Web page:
country, exploitation of immigrants, and that has worked in many ways 
in terms of an orderly flow of immigrants into the country into the 
farm areas where large numbers of farm workers were needed.
  One of the provisions in that legislation and one of the provisions 
presently existing in the law is a requirement that a survey be made of 
the prevailing wages in the area, something similar to Davis-Bacon for 
construction, across this country. But in order not to undercut farm 
laborers who already are in the country, citizens of the Nation who are 
working in the farm areas, farm workers who are not immigrants, in 
order not to undercut them, this law requires that there be a survey 
made of the area, and you reach some kind of level of identifying a 
prevailing wage for farm area workers.
  All of the temporary foreign agricultural worker programs must then 
pay that wage. It varies from one area to another. But sometimes there 
is a considerable amount of substance between what the farm area 
workers are earning and what the imported immigrants are paid. But, by 
law, they must pay this wage that is established as a result of the 
survey.
  We were deeply concerned with the fact that each year they issued the 
tables and they published the statistics and the determinations of what 
this wage rate should be and, as a result of that publication, the 
workers in those areas are eligible for, and should be paid, according 
to the new calculations, the new wage rates.
  We were concerned that this is a routine matter, a ministerial 
function of the Department of Labor. It does not take much to get out a 
letter which says that the survey has been conducted, State-by-State.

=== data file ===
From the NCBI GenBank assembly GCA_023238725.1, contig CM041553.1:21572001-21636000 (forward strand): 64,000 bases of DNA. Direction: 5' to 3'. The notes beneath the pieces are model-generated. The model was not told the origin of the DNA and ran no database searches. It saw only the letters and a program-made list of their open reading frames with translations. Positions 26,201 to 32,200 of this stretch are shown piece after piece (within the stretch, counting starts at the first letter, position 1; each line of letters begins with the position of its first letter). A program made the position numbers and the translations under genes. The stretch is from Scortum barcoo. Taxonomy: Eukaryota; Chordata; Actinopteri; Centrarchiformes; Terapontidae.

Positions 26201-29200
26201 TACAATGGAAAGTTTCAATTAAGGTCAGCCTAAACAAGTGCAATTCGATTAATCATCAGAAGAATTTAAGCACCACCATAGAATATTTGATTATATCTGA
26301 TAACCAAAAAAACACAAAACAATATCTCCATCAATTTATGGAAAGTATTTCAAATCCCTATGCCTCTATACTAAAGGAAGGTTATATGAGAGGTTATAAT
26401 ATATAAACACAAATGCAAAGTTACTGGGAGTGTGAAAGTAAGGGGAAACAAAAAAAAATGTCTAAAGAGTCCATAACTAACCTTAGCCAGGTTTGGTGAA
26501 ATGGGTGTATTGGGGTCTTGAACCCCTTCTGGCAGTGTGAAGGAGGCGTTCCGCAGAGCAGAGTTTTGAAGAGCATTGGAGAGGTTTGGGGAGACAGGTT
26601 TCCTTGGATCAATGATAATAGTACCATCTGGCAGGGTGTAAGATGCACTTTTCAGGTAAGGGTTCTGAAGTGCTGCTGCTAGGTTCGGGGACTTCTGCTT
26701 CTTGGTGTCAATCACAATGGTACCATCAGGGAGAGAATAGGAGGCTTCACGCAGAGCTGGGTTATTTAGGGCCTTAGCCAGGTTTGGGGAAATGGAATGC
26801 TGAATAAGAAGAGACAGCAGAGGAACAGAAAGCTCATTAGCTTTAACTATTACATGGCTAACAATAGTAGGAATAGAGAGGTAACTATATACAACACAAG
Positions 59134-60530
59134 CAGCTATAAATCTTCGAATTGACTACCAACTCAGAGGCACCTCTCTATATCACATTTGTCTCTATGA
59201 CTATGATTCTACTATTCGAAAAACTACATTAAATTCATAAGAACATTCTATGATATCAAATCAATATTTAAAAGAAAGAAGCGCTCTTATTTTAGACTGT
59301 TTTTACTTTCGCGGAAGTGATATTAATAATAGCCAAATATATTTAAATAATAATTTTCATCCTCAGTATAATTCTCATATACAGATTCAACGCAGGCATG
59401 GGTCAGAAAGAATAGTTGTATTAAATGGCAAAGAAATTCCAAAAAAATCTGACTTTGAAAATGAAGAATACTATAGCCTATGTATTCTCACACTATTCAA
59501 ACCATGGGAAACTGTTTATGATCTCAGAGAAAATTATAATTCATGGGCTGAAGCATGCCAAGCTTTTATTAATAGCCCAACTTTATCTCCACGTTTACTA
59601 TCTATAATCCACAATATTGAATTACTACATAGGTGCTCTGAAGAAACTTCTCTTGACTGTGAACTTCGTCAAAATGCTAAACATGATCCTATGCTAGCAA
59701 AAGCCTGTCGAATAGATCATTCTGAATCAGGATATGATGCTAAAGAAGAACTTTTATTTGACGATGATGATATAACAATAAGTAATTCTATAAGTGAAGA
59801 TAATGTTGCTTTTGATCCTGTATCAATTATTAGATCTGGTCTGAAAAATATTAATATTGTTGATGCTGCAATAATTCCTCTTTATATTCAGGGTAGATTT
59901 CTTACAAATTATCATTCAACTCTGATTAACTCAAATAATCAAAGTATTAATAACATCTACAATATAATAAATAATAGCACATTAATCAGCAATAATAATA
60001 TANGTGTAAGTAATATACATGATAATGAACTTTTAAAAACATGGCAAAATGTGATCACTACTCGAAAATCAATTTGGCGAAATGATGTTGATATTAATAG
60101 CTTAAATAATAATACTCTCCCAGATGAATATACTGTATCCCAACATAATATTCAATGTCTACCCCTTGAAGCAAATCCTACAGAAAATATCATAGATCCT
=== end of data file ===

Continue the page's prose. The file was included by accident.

Here are the figures, and here is the table for this year.
  Mr. Speaker, that has been done pretty routinely in the past, and we 
were shocked to find that it did not happen with this new 
administration.
  We wrote to the Department of Labor Secretary, Secretary of Labor 
Elaine L. Chao, in February of this year, February 28, because usually 
very early in February these tables for the new wage rates are issued. 
They were not issued.
  We wrote a letter to her, and I am going to read that letter and 
enter it into the record, so that you will see what the problem is.
  What are we talking about? We are talking about income for people at 
the very bottom of the scale, income for migrant farm workers. But more 
importantly are, or just as important as the income of these workers, 
is the standard that is upheld. You do not undercut the farmer workers 
who are already there.
  Though farm workers who are already working, making very low wages, 
should not have their wages undercut by immigrant farmer workers who 
come in and are paid less are exploited. That is the reason why we 
insist that there be a survey made, an establishment of a prevailing 
wage. And once the prevailing wage is established, you must pay the 
immigrant workers at that level so you do not undercut the labor 
standards and the labor standard of living of the workers in that area.
  So we wrote to Secretary Chao, ``We are deeply concerned that the 
Department of Labor has not performed the simple annual clerical duty, 
as required under current regulation, to publish in the Federal 
Register the adverse effect wage rates applicable to farm workers and 
employers under the H-2A temporary foreign agriculture foreign worker 
program. Ordinarily, the wage rates are issued in early to mid-
February; however, the wage rates have not been issued yet.
  ``Department of Labor's responsibility in issuing the wage rates is 
ministerial. The Department of Labor merely publishes the State-by-
State results of the U.S. Department of Agriculture's regional surveys 
of the average hourly wage rates for field and livestock workers. This 
information has already been given to the Department of Labor.''
  They had the information that was empowered from the surveys.
  Continuing to read in the letter to Secretary Elaine Chao dated 
February 28, ``Failure to publish the new wage rates in the Federal 
Register apparently means that they will not take effect. Consequently, 
employers can pay farm workers last year's adverse effect wage rates, 
most of which are significantly lower than they would be if the new 
wage rates were published.
  ``Although many farm workers are affected by the H-2A program have 
not yet begun their seasons, in Florida, for example, there are ongoing 
seasons and there are H-2A companies operating at this time of the 
year. Florida's H-2A AEWR was $7.25 per hour for the year 2000.''
  This year it is supposed to be increased to $7.66 an hour, and it has 
not taken effect. They also give an example for Georgia.